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High Court delays resulting in obstacles to accessing justice, study shows

30 November 2017 - By Craig Stephen

A major research project into High Court civil cases has found that some cases in the court can take more than two years to conclude.

University of Otago researchers have investigated the length of High Court civil cases to examine if, and where, delays occurred. They also explored ways to improve the system.

Bridgette Toy-Cronin

The lead author of Wheels of Justice: Understanding the Pace of Civil High Court Cases and Director of the University of Otago Legal Issues Centre, Bridgette Toy-Cronin (right), was aided by Bridget Irvine, Kayla Stewart and Mark Henaghan. The study was conducted between 2014 and 2017, including Ministry of Justice data from 2014 and 2015.

Dr Toy-Cronin says delays in proceedings can result in key obstacles to accessing justice and creates both financial and psychological costs for the litigant. One litigant interviewed described this stress as a nightmare.

The study found that High Court cases concluded, on average, in just over six months (191 days). But one class of cases – general proceedings – took an average of 13 months.

However, 18% of general proceedings took more than two years. General proceedings were the longest class of cases and account for 29% of the High Court’s total caseload.

“Study participants agreed that most general proceedings should not exceed two years,” the study notes.

The research, which was co-funded by the New Zealand Law Foundation, analysed Ministry of Justice data, physical court files and interviews with lawyers, judges, court staff and litigants.

Dr Toy-Cronin says an important finding of the study was that overall length does not tell the full picture.

“You have to look much deeper to see what is really happening. It might be good that a case is short or it might be unjust, as it only ended because one party ran out of money. A long case might be bad for the litigants or there might be good reasons for the time passing, like waiting for remedial work to be done on a property.

“We have to be more sophisticated in thinking about what we want from the justice system. Speed is one important goal but so is fairness and justice and keeping down cost,” she says.

'Slow and cumbersome'

Andrew Beck, convenor of the New Zealand Law Society Civil Litigation and Tribunal Committee, says the report throws up few surprises.

"The delays are pretty well-known," he says.

"The one outcome in the report that is concerning is the general proceeding delays because that’s your standard type of case where people are trying to get a final decision. The report does highlight the discovery process which is very slow and cumbersome and that has a big impact on litigants.

"Nowadays, with electronic documents you can have thousands of emails being pored over, and they may not tell you very much."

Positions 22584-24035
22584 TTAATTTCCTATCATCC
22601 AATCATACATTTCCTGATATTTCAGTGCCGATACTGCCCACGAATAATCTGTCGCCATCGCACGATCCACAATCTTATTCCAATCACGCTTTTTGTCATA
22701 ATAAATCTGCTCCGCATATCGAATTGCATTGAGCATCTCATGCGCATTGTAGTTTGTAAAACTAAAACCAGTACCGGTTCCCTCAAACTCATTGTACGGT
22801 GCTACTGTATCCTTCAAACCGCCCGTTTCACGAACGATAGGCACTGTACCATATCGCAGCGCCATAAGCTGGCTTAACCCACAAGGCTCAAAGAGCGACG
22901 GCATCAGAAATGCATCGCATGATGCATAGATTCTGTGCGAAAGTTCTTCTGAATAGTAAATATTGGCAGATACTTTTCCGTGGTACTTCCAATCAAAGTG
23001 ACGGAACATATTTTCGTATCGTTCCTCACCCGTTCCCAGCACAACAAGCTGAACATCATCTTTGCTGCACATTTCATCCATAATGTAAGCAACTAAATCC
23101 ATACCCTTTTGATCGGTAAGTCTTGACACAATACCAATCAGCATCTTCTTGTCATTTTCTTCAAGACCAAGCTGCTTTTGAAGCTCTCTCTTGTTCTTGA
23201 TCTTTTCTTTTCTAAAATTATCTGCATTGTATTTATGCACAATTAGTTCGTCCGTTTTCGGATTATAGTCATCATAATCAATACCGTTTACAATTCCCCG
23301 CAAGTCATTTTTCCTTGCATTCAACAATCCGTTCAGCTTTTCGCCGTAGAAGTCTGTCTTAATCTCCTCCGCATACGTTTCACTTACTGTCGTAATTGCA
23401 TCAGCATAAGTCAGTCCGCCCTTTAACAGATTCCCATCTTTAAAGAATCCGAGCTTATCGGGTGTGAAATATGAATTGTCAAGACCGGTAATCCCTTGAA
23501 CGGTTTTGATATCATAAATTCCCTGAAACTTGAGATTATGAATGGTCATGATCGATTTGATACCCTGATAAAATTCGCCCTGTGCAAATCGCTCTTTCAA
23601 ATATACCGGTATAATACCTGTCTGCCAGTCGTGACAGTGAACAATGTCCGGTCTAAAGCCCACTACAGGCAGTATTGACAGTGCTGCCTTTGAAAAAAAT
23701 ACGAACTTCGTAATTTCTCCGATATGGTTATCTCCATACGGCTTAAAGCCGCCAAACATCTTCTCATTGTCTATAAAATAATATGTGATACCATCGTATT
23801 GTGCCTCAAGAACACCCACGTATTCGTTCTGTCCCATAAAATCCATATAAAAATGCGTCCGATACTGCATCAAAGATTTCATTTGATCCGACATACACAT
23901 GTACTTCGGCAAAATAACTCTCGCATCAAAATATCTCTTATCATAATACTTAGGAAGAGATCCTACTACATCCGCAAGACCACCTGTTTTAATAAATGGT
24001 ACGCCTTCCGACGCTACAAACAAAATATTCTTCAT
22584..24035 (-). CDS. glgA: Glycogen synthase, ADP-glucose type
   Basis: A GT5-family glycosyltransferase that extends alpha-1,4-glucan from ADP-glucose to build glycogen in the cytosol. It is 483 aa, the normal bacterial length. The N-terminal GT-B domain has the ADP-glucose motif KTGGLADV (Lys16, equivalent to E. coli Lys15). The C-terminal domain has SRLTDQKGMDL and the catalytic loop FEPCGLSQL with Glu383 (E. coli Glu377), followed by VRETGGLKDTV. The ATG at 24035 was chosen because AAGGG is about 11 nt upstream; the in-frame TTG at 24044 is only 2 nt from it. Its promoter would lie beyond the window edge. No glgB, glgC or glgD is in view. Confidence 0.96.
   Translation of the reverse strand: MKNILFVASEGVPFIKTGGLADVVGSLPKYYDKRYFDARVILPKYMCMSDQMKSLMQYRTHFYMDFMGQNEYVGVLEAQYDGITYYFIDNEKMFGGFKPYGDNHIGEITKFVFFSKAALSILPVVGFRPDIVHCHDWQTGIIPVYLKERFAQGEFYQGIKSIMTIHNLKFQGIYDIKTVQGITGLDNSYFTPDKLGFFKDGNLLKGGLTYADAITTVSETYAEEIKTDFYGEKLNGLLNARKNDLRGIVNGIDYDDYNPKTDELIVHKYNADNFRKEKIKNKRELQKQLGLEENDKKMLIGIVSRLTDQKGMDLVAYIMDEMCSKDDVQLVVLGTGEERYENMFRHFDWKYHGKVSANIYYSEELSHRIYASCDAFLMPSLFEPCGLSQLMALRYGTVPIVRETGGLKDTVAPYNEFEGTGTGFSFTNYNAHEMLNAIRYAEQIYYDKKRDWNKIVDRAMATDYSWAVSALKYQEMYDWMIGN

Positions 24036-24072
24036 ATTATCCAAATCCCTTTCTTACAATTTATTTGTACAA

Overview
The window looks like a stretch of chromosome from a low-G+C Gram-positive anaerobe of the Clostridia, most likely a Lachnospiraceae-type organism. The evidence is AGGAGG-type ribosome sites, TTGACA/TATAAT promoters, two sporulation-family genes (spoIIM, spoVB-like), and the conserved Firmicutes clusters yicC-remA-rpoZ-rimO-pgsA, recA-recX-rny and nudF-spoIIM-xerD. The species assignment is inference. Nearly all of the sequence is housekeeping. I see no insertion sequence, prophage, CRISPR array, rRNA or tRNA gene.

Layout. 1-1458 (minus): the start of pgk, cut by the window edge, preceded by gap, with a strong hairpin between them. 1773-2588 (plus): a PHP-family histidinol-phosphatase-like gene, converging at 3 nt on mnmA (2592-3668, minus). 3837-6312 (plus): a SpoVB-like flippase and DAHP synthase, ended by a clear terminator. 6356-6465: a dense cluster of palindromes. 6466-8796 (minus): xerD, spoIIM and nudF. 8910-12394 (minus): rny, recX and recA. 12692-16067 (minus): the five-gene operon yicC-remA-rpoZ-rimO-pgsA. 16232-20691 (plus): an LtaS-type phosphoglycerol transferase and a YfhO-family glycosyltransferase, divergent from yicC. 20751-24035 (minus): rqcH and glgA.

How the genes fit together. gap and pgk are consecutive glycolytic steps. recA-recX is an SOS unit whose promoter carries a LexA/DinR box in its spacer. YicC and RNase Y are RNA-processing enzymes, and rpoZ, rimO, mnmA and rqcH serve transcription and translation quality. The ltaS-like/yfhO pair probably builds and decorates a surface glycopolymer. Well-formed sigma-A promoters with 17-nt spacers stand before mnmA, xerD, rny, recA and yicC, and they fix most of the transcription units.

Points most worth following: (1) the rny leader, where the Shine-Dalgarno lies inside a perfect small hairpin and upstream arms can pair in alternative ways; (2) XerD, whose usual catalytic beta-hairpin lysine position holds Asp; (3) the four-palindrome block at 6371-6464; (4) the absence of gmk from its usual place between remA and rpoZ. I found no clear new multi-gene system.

The study found that delays are caused by a range of issues including a lack of judicial time to promptly hear fixtures and deliver judgments, the difficulty in getting all the participants – lawyers, experts, litigants – to coordinate their schedules, litigants engaging in strategic delay, or lawyers not being thoroughly prepared.

The researchers say potential solutions to the causes of delay include earlier identification of issues in dispute, greater inclusion of litigants earlier in the process, improving the timing and methods of eliciting witness evidence, considering judicial specialisation, protecting judgment-writing time, and harnessing the benefits of modern technology.

The researchers also recommend initiatives to lower or better plan the cost of legal representation, as legal expenses have a close but complex relationship with the pace of litigation.

Courts of New Zealand notes that, for 2016, the median waiting time to trial for general proceedings cases which were active (waiting time is measured from the date the case was deemed ready for hearing to the future hearing date) was 286 days compared with 314 days for the previous year.      

The Ministry of Justice has welcomed the release of the report.

Tania Ott, Director Senior Courts, says the research is in line with the ministry’s own analysis.

“While the Otago research confirms that the High Court’s handling of civil claims is very good, it has also highlighted the importance of everyone involved in a case – from the judiciary, registry staff and counsel for the parties – working together to ensure cases are dealt with in a timely manner.    

“The Ministry recognises being involved in the justice system can be a stressful experience regardless of whether it is a criminal case or a civil dispute. That’s why we’re committed to ensuring cases are managed in a timely way.”

Ms Ott says the research challenges some perceptions about the time it takes to dispose of cases.  

“The research has helpfully confirmed that just because one case takes longer than another does not mean it’s been delayed. Some cases are highly complex and it can take time before all the parties are ready to proceed. But there will always be room for improvement, and the research has highlighted some areas to focus on.”

Last updated on the 30th November 2017